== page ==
Categorization of nearshore sampling data using oil slick trajectory predictions

Larissa Montas, Alesia C. Ferguson, Kristina D. Mena, Helena M. Solo-Gabriele

Research output: Contribution to journalArticle

Abstract

Oil Spill Chemicals (OSCs) represent a risk to the environment and human health, especially in nearshore environments used for recreational purposes. Importantly, the starting point for human health risk assessment is to define the concentration of OSCs at nearshore locations. The objective of this study was to evaluate nearshore sampling data of OSC concentrations in different environmental matrices within time-space specific categories. The categories correspond to OSC concentration values for samples collected prior to nearshore oiling, post nearshore oiling and at no time impacted by oil as predicted by historic oil spill trajectories generated by an Oil Spill Trajectory Model. In general, concentration values for the post category were higher than prior which were higher than unimpacted. Results show differences in PAH concentration patterns within each matrix and for each category. Concentration frequency distributions for most chemicals in each category were log-normally distributed.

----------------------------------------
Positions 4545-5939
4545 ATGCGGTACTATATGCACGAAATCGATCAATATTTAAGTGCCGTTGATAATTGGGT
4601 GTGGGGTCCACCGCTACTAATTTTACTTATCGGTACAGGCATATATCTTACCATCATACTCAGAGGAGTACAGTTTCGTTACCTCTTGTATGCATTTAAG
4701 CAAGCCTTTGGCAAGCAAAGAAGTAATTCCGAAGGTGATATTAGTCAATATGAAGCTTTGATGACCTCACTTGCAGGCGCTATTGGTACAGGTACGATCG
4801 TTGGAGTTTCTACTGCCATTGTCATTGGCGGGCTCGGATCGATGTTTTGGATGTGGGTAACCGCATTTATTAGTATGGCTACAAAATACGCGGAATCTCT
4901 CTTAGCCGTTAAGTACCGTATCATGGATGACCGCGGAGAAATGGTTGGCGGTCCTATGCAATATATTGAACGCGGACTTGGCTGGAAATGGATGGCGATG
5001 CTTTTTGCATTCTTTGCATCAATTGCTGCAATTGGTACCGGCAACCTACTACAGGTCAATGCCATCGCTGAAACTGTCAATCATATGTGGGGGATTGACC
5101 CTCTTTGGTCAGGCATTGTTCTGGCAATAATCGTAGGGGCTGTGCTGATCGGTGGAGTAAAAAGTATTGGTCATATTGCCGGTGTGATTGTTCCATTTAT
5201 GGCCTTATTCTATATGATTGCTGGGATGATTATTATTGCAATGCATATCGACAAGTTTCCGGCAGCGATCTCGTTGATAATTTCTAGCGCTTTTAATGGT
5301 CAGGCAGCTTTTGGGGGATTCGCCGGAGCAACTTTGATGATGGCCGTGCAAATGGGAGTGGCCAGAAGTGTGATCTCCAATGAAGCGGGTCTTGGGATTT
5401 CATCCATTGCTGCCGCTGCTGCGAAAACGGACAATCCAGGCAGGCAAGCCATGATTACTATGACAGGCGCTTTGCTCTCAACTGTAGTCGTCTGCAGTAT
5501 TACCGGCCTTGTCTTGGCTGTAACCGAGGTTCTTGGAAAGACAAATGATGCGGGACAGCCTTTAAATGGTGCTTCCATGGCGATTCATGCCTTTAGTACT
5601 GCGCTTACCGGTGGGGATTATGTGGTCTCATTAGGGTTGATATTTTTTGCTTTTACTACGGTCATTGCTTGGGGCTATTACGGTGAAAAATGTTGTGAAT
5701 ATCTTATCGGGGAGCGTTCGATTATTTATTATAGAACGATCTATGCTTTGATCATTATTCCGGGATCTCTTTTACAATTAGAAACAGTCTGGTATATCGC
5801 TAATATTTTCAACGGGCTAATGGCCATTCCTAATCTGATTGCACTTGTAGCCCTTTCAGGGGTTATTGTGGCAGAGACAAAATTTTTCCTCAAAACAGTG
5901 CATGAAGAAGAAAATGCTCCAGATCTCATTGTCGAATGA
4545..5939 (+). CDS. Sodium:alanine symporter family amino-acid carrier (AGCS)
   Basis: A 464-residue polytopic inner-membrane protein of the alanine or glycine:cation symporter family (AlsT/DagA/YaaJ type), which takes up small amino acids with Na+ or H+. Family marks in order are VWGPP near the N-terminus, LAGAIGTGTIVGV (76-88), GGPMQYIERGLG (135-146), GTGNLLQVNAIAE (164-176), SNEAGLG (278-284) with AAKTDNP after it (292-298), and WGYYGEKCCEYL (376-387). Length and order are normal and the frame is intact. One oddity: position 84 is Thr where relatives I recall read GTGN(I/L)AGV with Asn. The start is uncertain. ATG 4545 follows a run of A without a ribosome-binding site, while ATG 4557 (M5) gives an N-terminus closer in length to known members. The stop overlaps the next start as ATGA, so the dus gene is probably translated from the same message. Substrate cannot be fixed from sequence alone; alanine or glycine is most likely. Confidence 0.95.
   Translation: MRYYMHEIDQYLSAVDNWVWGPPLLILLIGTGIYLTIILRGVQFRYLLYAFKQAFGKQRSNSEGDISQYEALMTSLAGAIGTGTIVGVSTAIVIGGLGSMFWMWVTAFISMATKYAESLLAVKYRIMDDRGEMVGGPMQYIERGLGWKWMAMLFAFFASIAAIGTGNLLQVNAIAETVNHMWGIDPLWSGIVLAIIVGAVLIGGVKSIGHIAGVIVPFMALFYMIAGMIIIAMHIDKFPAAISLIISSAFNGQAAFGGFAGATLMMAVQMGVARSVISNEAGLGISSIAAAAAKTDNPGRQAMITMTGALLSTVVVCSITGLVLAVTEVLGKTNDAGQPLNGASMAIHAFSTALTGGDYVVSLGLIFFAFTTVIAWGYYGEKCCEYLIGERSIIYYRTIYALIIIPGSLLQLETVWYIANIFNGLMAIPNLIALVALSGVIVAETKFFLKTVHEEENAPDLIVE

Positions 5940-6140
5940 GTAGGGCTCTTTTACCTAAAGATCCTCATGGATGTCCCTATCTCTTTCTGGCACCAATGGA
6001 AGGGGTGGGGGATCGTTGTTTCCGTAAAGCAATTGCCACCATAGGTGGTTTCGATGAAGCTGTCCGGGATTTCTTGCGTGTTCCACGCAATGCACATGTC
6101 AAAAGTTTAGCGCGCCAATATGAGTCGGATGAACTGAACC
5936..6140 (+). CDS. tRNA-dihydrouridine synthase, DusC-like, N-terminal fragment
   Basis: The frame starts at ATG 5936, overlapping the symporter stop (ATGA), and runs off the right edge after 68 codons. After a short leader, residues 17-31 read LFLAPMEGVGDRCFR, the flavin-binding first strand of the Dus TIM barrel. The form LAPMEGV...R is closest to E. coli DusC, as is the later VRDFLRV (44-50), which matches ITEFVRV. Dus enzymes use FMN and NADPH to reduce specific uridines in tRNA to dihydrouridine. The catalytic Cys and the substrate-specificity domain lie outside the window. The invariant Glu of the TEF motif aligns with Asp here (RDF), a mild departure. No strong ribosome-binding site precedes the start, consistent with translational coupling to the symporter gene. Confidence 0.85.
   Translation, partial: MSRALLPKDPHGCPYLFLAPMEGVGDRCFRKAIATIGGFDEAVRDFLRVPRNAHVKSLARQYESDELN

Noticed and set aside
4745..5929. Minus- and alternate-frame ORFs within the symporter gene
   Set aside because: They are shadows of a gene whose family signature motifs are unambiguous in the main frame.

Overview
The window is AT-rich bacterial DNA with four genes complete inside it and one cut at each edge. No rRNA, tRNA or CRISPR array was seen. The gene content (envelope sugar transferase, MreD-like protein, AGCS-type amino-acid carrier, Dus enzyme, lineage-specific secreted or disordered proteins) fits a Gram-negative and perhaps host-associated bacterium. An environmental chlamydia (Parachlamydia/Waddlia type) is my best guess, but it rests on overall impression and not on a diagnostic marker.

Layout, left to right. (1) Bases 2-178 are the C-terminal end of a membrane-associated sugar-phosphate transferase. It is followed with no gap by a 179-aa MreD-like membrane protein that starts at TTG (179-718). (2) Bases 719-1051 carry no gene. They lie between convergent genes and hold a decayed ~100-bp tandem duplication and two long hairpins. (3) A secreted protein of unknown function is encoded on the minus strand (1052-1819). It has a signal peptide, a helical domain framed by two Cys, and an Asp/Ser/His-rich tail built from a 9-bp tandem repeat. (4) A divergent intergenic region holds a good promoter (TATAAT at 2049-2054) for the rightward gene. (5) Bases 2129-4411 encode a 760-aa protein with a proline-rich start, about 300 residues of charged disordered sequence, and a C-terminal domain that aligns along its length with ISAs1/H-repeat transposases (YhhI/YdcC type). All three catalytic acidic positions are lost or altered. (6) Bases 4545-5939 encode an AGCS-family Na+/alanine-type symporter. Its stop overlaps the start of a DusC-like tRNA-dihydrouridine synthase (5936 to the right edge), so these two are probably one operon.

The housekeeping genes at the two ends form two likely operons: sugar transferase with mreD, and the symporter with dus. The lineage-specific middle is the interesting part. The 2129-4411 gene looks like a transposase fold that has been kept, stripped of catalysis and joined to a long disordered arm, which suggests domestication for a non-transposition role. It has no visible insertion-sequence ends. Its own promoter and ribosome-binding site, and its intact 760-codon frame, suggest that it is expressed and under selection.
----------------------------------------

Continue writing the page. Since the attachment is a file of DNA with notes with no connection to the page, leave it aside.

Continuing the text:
Original languageEnglish (US)
Article number110577
JournalMarine Pollution Bulletin
Volume150
DOIs
StatePublished - Jan 2020

Keywords

  • Chemical distributions
  • Human health
  • Marine oil spills
  • PAHs

ASJC Scopus subject areas

  • Oceanography
  • Aquatic Science
  • Pollution

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